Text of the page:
Dale Carnegie, an American writer and corporate training lecturer, once said, "You can close more cases in two months with interest in other people than in two years by trying to get people interested in yourself."

This is what networking is. In fact, this one sentence challenges most of the misconceptions about networking that linger in society. Moreover, this one sentence holds a great promise - here you can achieve your very ambitious goals, not by expecting but by giving.

The thing about the net is that when you pull on one node, the strength of the net causes several hundred other ties to make themselves felt. If you help, you stimulate energy in the nodes of the network and these nodes suit you the same. Newton's third principle translated into human relations.

According to research by Gina Belli, nearly 80% of job offers are not advertised anywhere. Instead, people are actively searched for through networking. People on recommendation constitute 40% of the employed. This is how it works when looking for a job, but not only. Of course, the natural consequence of networking is primarily a business result.

The first thought when we hear about networking is - it's not for me, I'm an accountant. I'm not a programmer for me. I am an engineer. It's for marketers and traders.

Of course! It is a fantastic tool for marketers and traders. As good as for accountants and engineers. Of course, as long as the accountant and engineer have goals and want to achieve them effectively.

Networking is not selling. Soliciting strangers and harassing them with your offer. A soft landing on the lawn after throwing out the door and efficient climbing up the wall to enter through the window.

Networking is about building relationships.

Of course, the relationship begins with the first word. Words spoken by someone who introduces us or ourselves. If you are not a master of the first step - that is, you do not like talking to others, it is ideal to be among the group of people who already have relationships and will be happy to introduce you to the conversation to other people.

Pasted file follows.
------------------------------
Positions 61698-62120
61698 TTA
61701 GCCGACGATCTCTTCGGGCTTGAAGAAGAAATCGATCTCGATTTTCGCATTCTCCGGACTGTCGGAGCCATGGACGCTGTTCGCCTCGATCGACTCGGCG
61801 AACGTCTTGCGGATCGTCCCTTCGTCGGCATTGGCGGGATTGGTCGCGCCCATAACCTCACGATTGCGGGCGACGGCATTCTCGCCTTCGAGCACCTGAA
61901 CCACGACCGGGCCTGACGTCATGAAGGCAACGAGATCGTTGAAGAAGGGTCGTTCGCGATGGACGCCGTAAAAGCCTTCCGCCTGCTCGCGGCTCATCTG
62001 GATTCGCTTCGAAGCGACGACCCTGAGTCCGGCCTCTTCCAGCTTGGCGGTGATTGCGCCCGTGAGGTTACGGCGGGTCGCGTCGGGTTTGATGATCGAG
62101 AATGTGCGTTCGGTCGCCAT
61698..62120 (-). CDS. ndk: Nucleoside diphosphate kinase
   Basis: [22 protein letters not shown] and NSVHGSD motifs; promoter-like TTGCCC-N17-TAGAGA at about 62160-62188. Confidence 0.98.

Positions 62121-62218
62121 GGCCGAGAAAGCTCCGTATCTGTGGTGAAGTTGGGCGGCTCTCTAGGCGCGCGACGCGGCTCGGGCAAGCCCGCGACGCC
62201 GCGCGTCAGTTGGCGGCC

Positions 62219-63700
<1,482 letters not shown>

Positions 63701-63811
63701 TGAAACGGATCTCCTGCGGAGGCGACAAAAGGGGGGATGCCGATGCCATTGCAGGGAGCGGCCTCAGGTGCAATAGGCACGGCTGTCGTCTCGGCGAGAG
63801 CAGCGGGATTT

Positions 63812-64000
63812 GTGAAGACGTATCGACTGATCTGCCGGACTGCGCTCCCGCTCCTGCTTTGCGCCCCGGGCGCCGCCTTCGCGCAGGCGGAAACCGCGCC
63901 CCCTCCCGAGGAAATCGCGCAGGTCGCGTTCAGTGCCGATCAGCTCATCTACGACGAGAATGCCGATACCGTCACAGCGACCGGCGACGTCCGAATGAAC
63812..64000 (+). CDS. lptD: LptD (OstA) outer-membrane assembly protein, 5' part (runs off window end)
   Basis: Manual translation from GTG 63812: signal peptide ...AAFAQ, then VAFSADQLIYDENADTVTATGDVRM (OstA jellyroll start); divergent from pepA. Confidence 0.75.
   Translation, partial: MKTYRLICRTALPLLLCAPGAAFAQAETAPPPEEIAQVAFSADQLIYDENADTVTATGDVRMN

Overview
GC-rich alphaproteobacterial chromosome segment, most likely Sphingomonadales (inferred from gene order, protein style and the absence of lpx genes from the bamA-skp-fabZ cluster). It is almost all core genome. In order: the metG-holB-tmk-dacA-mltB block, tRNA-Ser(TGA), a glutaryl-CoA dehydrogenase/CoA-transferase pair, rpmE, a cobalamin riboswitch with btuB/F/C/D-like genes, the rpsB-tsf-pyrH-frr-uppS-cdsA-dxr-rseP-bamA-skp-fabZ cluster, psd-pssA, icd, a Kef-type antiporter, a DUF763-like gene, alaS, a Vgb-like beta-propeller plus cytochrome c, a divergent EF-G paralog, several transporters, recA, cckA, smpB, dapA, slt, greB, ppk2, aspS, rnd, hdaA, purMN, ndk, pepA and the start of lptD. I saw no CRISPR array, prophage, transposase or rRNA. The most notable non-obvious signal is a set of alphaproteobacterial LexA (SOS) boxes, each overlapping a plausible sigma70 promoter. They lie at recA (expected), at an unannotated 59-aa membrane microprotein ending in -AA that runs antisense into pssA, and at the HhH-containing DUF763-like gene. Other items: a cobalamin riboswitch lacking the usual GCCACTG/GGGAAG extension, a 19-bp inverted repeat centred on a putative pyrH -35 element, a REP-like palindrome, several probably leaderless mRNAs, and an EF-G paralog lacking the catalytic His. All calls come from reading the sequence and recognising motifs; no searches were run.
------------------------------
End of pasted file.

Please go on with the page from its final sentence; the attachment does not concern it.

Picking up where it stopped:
If you do not have such comfort, just ask "what are you doing" or comment on someone's clothes paying attention to the "interesting detail". I don't know if you know, but a lot of people - which is recommended by professional networkers - dress in a slightly specific way, to be remembered first, but most of all, to create a reason for other people to make contact - an excuse.

The next step is questions about your interests, background, travel goals if you're on the road, etc. Just a simple social conversation that you give purpose and character to with one thought in mind: can I help him somehow?

The worst networkers don't ask for anything. They talk themselves. Continually. As if they want to address the awkwardness of the situation, which makes the situation even worse. The best are basically silent. They listen.

Listen to the tips to identify areas where you can respond, such as "what are your biggest challenges right now?" Then offer suggestions for how you would approach a similar problem or suggest contacts on your network that might be of assistance.

A great way to build a good network of contacts is volunteering. There you present not only skills but also character.

Finally, look for ways to maintain this relationship - send links to interesting, relevant articles, exchange contacts, meet from time to time.

All of this makes you produce the main ingredient needed to spin your relationship business networks. Trust. Trust comes from the experience of another human being in many different fields. Trust can be aroused by your work, results, appearance, manner of speaking, but also - and this has its magnetic charm and strength - focus on help.

By disenchanting networking, everything related to it becomes friendlier. Natural and useful not only for you, but for the whole community in general.

Wanting to create a place where networking will be easier, more accessible and, above all, more effective, we designed bizzspace_. A place where proven people help each other.

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